The studies and investigations of our young friend had hitherto merely been extended to the limits of what had been done, showing the limit of the territory illuminated by extinguished emotional life. His mind was turned to the movements that agitated the world around him. Human nature and its peculiarities, and the wide kingdom of the manifold forms of nature around us here, with its governing laws, must now be learned. Is it impossible? Must it not be possible to ascertain the movements of immutable human nature as well as under similarly fixed laws we understand the natural life around us? Is our knowledge merely a knowledge of the dead, of the dead around us and behind us? Is it not a knowledge of life alone? ...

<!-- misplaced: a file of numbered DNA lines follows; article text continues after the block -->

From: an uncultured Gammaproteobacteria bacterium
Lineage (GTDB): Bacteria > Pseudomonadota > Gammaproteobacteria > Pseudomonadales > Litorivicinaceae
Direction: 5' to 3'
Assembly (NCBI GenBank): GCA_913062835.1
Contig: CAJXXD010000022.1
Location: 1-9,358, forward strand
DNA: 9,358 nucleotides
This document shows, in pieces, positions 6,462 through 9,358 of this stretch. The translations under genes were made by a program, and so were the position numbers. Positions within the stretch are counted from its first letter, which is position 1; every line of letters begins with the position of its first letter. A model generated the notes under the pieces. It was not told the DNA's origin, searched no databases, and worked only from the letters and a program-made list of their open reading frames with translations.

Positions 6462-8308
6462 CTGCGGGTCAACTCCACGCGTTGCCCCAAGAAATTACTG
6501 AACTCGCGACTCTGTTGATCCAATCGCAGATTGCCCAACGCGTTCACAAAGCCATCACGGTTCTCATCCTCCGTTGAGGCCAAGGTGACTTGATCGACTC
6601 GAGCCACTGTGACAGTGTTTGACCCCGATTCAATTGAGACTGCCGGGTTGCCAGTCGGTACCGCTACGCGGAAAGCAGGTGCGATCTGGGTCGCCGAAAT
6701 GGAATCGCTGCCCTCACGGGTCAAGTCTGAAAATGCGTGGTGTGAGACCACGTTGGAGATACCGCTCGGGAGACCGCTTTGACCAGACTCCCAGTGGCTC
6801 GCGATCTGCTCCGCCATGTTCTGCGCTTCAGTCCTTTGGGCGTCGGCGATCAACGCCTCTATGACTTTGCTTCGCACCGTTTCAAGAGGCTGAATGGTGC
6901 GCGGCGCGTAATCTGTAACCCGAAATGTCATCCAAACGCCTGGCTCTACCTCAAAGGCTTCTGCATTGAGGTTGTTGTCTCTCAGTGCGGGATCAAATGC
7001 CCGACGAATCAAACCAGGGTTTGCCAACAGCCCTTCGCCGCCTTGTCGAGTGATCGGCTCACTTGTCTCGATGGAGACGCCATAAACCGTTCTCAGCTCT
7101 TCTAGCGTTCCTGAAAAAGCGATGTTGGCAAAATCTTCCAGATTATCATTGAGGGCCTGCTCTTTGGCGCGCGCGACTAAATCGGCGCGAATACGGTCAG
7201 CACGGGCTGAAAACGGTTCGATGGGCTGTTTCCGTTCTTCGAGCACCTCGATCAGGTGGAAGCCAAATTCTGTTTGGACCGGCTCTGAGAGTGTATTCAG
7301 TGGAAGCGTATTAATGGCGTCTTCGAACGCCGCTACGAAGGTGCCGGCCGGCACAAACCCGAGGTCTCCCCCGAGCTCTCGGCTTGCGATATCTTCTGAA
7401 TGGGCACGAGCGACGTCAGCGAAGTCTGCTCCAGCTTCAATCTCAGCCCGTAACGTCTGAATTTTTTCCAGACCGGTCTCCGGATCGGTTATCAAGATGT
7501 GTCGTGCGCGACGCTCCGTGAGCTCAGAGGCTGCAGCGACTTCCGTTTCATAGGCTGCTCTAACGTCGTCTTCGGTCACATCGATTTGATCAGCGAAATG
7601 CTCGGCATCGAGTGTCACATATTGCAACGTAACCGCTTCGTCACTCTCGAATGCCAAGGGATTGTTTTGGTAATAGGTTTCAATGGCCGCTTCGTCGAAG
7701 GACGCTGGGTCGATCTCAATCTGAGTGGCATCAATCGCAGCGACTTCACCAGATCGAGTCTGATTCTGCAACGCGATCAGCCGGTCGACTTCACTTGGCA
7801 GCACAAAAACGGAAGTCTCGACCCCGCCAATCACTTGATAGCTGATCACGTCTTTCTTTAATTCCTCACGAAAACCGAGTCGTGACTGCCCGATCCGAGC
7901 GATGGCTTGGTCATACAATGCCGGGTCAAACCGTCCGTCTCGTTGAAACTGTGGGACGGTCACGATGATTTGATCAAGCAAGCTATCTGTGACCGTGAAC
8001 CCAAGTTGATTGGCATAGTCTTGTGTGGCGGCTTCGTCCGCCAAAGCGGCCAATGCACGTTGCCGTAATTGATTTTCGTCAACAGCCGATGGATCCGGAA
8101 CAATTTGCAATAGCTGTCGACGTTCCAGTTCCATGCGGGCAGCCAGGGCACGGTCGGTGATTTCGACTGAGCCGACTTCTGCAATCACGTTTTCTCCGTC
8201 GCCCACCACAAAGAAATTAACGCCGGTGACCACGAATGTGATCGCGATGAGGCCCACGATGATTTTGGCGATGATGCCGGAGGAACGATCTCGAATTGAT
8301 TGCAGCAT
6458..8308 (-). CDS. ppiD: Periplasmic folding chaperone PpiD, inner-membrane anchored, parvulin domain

These were the questions to which his new studies led our young friend; a presentiment arose in him that he would be one of the first to fix the science of life. His friends were astonished by his affirming once in this sense that they who were aroused to real and conscious life must draw everything from the living principle within them and around them, and that therein lay the meaning of the enigmatical expression of Christ (Mat. viii. 22), "Let the dead bury their dead." In thought and expression the expositions of Spinoza had something sacred and biblical, and this is exactly the spirit which, penetrates to the origin of all life; the eternal word is his also, if even it arises in a new form and with a partially new signification. Oldenburg, as well as Meyer, was often surprised at Spinoza's "philosophical naïveté," as the former called it, while Meyer designated it "an intellectually clean tongue." There seemed to be a contradiction in speaking of "philosophical naïveté," and yet this formed the original foundation of free thought as defined by Spinoza. In nothing could he accept the ordinary or traditional point of view; his individual perceptions remained uninfluenced by the doctrines set before him. He grasped the things of the material as well as the ideal world in a wholly original and unbiassed manner as though they were originated in him; as if he were the first to comprehend this given external world as well as the inner life of intellect.